EddieB71 MelissaH224 Answer 9 months ago. Share it with us!
For a manually operated gate, you will be supplied one of several latch options we offer. We used the all-thread bolt left that can be adjusted over time to prevent sagging.
Stretch a metal tape measure across it just below the top of the post. Answer 9 months ago. Some years ago you could get used creosote poles 10 - 12 " from our local power company, and a lot of farmers would cut them up for gateposts.
We used 6x6 PT posts about 30" deep a foot below the frost line because of the gate's weight, and added a wheel, also. Robinson, David.
Basically a single gate has one leaf whereas a double gate has two leafs: If your gate doesn't quite reach your latch, shim it with small pieces of wood. Insert screws into the holes and tighten them with a suitable screwdriver. I Made It!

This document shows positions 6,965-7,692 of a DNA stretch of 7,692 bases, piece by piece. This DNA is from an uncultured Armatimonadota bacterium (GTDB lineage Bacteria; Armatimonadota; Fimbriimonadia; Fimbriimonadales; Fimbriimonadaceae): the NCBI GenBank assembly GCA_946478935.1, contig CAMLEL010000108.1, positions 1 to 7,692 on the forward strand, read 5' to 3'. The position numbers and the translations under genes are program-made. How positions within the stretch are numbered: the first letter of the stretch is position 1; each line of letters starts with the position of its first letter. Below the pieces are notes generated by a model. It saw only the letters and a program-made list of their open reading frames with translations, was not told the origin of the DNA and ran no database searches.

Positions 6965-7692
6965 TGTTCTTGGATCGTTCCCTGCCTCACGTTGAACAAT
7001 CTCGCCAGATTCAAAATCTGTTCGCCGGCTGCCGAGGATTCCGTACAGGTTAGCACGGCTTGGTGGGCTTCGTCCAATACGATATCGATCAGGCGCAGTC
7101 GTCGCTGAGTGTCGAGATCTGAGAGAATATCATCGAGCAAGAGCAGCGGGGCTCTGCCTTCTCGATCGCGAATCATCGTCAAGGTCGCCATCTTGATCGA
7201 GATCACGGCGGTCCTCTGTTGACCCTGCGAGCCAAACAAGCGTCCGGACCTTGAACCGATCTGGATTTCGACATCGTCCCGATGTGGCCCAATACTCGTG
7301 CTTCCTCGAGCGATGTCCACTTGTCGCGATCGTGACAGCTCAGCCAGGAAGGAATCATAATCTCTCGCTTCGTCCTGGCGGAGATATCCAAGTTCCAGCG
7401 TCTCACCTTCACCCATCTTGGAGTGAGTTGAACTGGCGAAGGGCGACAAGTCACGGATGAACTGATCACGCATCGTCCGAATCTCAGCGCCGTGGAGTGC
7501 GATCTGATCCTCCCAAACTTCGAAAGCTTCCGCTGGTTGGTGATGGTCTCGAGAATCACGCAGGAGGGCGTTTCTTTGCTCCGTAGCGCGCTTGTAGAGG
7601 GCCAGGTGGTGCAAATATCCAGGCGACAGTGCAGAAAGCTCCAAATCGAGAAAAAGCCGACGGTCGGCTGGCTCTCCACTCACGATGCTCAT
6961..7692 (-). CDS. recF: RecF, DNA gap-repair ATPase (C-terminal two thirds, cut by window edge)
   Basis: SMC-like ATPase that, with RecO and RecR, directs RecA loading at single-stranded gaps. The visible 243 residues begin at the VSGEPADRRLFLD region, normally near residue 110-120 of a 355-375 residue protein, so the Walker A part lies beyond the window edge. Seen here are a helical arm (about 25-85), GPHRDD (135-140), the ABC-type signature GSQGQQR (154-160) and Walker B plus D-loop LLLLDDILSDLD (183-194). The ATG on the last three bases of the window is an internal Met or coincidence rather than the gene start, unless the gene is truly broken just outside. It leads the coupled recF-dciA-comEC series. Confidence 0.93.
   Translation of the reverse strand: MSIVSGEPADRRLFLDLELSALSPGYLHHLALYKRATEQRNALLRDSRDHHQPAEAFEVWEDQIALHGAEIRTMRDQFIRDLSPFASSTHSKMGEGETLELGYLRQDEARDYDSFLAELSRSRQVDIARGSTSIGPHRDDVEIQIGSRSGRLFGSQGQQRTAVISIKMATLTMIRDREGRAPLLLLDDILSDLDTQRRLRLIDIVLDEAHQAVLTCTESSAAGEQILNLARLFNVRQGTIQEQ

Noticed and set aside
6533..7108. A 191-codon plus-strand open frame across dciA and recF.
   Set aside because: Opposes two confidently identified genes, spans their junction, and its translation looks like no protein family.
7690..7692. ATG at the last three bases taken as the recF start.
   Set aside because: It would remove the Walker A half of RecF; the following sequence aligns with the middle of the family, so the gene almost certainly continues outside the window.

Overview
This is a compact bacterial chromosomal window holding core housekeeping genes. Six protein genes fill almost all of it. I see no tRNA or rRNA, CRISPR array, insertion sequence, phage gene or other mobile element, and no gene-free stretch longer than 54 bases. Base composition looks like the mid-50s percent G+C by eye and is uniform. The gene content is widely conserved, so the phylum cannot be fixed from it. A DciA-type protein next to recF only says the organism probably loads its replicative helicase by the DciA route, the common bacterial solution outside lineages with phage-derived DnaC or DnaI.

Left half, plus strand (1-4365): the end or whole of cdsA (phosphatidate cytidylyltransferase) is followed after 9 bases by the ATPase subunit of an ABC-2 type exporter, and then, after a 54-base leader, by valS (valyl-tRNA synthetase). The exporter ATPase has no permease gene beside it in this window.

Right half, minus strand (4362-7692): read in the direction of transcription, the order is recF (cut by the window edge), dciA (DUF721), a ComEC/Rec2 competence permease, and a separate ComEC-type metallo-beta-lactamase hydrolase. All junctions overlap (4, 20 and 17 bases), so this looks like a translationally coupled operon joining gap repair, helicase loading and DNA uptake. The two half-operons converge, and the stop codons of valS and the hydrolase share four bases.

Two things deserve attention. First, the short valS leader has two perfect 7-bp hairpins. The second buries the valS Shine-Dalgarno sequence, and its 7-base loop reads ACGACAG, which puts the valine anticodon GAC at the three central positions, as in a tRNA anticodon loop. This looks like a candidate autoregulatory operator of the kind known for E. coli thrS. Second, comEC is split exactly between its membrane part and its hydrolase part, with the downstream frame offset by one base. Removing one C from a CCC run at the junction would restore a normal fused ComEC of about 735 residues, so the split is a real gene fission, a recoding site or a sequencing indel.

That way the nut can be adjusted as the position of the gate changes with time. Drill holes through the hinge post, as well as the first fencepost, and into the beginning of both ends of the brace post.
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Attach your latching hardware about midway up the post opposite the hinge posts, making sure that all the parts are aligned so that they slip into place when the gate is closed. The drop rod works in conjunction with the latch to hold your gate shut.
I've had lots of experience with different types of iron and aluminum fence and gate installations. Draw around the circumference of each hole, using a sharp pencil.
Very useful information -- I may have to re-do my L-brackets to the bolt-thru type eventually.